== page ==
It can’t hurt to ask. The only dumb questions are those that aren’t asked.
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  35. #75
    mvivion's Avatar
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    The Beaver I flew in Kodiak was sold by the government at auction in 1985-ish for $22,400 on Bristol 4580 amphibious floats. All operating mechanisms in the floats had been replaced the winter before. Plane was basically original stock civilian model. Engine had a cracked accessory case, which id been flying with for some time. Buyer flew it to Kenmore and traded floats for 4930s an overhauled engine. Prop was like new. He then leased it out for years. He told me once that plane made him a LOT of money.

    Back then, everybody was buying shiny new Cessna 206s, and Beavers were cheap.

    Plane is now back in Kodiak, working for a living, as always.

    MTV

  36. #76
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    If you just wants ride around behind a round engine the Norseman might be a consideration? But there is a dam good reason you won't see one in Shannon's Pd or Slop Bucket Lake....... I am guessing your looking for a " Big Cub" sorta airplane. The Beaver will scratch that itch. A good lite one on 4930's with the big Ag Blade is at the top
    Of the heap in STOL floatplanes. If you simply want to ride behind a round engine buy a Cessna 195? It's not STOL but it is Cool........
    Having flown lots of different Beavers, there are dogs, there are good ones on the wrong floats and props, there
    are good ones, and there are " really good ones". If you think you have a crush on your Cub, get behind an R985
    In a lite Kenmore Beaver, and you will have a true love affair with an airplane! Lol.
    Rumor has it SAS in Talkettna is selling theirs.......
    (Sheldon's old outfit). Might wanta check it out.
    Good Luck!
    E
    Last edited by TurboBeaver; 03-16-2021 at 01:50 AM.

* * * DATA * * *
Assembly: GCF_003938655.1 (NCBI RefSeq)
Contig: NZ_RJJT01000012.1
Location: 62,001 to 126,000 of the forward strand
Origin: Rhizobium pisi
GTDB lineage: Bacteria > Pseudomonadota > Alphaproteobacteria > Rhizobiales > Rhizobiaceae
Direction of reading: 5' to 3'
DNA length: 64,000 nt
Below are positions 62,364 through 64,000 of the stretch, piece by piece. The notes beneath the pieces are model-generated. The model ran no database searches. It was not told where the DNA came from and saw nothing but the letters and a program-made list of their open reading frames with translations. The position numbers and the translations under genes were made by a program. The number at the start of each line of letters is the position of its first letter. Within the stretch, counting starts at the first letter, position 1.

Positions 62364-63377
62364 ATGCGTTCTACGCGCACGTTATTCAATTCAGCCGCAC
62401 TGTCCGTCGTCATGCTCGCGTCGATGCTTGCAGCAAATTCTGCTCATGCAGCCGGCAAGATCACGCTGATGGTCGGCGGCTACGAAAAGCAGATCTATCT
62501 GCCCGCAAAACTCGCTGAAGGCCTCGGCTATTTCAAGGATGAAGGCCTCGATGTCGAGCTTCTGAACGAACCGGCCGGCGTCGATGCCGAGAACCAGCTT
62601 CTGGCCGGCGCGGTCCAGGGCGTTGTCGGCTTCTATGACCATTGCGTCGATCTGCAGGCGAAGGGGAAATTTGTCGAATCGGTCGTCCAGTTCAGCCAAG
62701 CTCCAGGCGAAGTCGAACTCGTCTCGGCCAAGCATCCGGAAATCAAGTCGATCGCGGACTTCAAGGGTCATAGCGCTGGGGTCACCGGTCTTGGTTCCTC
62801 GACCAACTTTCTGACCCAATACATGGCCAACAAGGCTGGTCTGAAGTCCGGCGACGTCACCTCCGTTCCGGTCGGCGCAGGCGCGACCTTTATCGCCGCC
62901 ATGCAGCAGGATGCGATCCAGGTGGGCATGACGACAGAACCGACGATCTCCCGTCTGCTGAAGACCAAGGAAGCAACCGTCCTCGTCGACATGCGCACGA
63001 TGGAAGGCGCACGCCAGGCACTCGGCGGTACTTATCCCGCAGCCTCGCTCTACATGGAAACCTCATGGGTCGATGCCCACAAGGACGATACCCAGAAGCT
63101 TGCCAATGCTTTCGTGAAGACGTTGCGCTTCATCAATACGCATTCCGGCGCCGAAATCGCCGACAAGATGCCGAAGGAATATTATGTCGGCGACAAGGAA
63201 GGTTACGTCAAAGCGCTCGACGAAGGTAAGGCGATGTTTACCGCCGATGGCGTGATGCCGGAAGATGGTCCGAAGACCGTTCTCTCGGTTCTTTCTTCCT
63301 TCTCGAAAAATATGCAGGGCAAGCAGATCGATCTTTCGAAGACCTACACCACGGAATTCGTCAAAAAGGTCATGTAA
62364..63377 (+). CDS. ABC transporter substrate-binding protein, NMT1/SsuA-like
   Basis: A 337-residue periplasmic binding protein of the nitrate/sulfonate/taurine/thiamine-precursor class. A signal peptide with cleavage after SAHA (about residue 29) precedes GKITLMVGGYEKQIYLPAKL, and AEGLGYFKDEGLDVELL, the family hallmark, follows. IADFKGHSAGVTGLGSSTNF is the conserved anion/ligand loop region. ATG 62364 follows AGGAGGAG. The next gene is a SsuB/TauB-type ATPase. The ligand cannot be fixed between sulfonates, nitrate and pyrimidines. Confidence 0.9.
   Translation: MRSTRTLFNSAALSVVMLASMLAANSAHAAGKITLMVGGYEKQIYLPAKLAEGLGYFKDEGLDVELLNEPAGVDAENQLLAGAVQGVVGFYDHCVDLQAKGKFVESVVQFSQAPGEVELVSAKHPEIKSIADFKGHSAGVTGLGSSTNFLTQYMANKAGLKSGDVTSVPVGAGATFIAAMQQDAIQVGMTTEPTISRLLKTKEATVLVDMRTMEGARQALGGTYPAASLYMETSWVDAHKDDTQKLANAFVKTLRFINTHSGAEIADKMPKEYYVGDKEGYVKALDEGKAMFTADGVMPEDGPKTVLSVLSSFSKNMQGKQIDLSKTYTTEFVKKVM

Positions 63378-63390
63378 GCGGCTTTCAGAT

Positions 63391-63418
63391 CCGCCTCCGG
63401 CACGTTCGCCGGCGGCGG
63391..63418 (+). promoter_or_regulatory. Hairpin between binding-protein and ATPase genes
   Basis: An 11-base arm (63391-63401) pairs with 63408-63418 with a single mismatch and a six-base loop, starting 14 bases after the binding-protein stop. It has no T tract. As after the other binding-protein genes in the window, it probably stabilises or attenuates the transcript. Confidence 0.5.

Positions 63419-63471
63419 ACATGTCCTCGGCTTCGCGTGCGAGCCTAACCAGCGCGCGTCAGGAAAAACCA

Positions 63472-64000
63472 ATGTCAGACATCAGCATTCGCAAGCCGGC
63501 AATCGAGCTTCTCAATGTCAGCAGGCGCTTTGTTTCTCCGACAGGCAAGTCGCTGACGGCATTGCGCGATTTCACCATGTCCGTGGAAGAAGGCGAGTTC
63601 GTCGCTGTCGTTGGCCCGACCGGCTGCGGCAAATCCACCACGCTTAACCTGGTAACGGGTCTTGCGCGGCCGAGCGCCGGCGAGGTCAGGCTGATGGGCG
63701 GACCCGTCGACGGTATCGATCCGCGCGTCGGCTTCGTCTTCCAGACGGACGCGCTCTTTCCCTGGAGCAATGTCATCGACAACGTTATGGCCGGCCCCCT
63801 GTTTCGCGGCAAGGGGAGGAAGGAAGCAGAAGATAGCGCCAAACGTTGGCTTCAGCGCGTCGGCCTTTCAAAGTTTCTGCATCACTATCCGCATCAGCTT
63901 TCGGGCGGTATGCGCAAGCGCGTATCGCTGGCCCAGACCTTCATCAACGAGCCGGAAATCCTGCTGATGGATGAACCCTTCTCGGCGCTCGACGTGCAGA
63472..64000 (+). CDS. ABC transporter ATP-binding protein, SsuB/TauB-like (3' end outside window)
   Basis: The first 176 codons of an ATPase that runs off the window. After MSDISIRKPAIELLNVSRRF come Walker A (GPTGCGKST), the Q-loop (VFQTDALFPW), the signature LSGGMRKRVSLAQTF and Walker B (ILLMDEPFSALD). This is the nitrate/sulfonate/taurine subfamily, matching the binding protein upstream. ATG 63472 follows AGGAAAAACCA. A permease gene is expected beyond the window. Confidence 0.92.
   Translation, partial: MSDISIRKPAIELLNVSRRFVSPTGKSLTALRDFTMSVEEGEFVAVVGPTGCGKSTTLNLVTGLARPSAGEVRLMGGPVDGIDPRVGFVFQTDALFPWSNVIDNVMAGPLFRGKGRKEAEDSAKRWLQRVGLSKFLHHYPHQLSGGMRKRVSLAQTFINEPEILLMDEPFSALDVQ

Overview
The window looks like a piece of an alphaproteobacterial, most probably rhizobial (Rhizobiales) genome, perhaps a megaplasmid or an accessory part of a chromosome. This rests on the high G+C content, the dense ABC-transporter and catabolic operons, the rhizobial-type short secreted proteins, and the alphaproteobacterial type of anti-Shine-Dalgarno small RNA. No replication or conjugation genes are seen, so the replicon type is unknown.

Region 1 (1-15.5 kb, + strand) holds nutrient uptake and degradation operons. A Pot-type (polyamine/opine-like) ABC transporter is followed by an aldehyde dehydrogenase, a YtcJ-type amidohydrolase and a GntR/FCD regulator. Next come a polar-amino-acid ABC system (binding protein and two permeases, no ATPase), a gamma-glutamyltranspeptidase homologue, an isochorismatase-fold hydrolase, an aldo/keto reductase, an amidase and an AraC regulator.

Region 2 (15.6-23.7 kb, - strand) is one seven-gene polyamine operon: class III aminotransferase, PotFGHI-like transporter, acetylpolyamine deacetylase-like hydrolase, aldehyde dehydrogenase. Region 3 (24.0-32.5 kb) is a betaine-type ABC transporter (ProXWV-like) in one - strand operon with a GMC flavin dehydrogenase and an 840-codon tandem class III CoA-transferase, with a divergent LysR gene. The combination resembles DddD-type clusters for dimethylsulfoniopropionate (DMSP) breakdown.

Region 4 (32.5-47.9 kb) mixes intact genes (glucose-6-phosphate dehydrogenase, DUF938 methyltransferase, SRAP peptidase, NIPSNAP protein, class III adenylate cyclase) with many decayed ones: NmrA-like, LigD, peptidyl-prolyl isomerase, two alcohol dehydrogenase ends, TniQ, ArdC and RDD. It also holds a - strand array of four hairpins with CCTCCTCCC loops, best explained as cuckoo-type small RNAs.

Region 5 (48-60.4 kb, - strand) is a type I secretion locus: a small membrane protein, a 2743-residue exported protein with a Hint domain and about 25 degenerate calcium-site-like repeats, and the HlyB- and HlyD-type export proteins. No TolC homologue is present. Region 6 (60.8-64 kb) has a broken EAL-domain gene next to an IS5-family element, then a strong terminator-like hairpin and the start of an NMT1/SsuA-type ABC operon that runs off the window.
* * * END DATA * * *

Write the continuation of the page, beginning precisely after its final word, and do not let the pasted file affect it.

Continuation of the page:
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  37. #77
    BC12D-4-85's Avatar
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    https://alaskaslist.com/1/posts/10_T..._1_Beaver.html...

    Previous owner had it restored. Very nice.

    Gary
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  38. #78
    skywagon8a's Avatar
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    Quote Originally Posted by BC12D-4-85 View Post
    https://alaskaslist.com/1/posts/10_T..._1_Beaver.html...

    Previous owner had it restored. Very nice.

    Gary
    1500 hours on the engine. Add the cost of an overhaul.
    N1PA
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  39. #79
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    Quote Originally Posted by BC12D-4-85 View Post
    https://alaskaslist.com/1/posts/10_T..._1_Beaver.html...

    Previous owner had it restored. Very nice.

    Gary
    How long since that rebuild???

    Not being critical, but ski flying can be brutal on an airframe. Worth looking at, but the price is actually more in the $370,000 range because the engine will get swapped once it arrives home.

    I totally understand the desire for a specific plane. Right now is a GREAT time to buy a beaver in the market. Alaska companies are struggling. Some got loans and such last year and held on, even improved their fleet. Now they are asking what will happen next year?

    The Birdcage AD and service bulletins need to be reviewed before getting serious about a particular plane. Big dollars if they need removed for repair.

    I would suggest NOT the big paddle prop. You are not looking at big loads on short lakes, and the paddle props shake like mad coming down in the idle area... not a good thing for instructing.

    Alaska Aircraft Sales has an older beaver sitting for sale. Been there for a while, price might be reasonable. No clue on condition.
    I don't know where you've been me lad, but I see you won first Prize!
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  40. #80
    mvivion's Avatar
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    Man, I’d take a Hamilton Standard prop with AG 200 blades any day. Get it properly balanced and it’ll hum.....and sing. Only reason Kenmore got the three bladed props approved was to please whiny neighbors.

    MTV